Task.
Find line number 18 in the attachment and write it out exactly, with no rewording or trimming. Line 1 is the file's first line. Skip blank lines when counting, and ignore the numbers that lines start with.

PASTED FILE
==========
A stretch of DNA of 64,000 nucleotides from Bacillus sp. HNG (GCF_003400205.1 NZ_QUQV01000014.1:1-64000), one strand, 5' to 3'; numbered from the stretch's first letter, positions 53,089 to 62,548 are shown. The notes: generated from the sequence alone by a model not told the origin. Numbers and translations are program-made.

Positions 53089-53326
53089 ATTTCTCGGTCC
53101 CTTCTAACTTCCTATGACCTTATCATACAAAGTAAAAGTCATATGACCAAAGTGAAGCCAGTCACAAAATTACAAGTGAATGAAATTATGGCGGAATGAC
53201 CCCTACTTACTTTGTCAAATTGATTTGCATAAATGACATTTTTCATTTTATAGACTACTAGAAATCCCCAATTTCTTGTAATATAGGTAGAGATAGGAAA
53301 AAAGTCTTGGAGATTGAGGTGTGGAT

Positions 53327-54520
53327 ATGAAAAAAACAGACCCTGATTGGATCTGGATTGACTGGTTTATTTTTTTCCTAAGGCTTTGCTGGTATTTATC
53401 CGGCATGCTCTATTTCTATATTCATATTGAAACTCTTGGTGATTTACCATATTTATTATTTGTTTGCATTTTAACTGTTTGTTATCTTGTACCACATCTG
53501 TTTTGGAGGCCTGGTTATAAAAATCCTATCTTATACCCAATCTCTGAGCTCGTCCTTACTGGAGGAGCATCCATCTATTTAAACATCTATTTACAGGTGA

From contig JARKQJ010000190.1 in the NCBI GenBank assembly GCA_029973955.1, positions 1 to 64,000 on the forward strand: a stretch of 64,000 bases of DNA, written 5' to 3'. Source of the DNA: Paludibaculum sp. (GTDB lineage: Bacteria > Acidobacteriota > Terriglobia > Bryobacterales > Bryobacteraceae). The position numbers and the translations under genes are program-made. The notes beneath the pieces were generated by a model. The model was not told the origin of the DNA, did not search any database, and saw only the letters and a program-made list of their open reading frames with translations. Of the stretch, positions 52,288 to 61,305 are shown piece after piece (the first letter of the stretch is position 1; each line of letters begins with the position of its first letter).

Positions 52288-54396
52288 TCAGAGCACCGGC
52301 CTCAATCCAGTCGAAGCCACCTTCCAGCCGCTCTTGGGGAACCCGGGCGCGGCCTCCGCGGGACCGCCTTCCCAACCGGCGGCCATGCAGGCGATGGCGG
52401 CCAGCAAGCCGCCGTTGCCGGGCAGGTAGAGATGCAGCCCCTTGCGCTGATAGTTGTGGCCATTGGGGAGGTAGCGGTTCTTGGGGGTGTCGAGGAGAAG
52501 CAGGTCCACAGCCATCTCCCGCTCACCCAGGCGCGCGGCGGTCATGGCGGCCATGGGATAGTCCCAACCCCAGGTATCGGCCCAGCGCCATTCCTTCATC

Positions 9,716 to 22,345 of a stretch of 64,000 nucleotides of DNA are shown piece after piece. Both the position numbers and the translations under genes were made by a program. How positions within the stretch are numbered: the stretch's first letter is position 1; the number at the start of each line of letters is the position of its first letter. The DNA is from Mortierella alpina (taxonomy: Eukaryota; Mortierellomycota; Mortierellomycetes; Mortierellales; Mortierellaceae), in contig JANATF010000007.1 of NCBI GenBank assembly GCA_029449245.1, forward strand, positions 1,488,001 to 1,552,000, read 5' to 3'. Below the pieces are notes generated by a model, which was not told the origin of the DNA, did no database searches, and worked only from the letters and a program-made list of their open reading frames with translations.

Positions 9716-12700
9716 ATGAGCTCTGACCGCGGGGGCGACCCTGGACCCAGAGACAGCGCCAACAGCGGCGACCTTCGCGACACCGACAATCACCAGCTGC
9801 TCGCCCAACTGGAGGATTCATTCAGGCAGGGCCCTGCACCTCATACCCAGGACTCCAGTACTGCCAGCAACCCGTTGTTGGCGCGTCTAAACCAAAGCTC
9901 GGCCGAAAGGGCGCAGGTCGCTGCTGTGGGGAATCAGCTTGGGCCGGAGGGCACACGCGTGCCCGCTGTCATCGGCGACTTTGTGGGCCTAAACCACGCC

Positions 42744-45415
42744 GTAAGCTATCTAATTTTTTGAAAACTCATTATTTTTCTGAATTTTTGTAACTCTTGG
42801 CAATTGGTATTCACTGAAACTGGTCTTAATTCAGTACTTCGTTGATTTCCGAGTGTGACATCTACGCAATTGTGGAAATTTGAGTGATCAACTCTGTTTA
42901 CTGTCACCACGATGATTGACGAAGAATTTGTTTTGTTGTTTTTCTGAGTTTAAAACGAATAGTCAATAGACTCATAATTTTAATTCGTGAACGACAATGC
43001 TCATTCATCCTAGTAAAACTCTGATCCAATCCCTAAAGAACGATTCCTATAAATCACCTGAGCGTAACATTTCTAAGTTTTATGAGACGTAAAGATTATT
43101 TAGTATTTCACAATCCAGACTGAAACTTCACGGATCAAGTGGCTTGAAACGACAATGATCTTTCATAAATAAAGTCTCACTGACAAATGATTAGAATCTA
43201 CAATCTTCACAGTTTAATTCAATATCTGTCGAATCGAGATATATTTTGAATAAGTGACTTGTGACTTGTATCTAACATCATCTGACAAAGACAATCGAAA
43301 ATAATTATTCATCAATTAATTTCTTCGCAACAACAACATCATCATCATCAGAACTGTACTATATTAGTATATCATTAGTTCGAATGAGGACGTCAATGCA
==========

Positions 9716-12700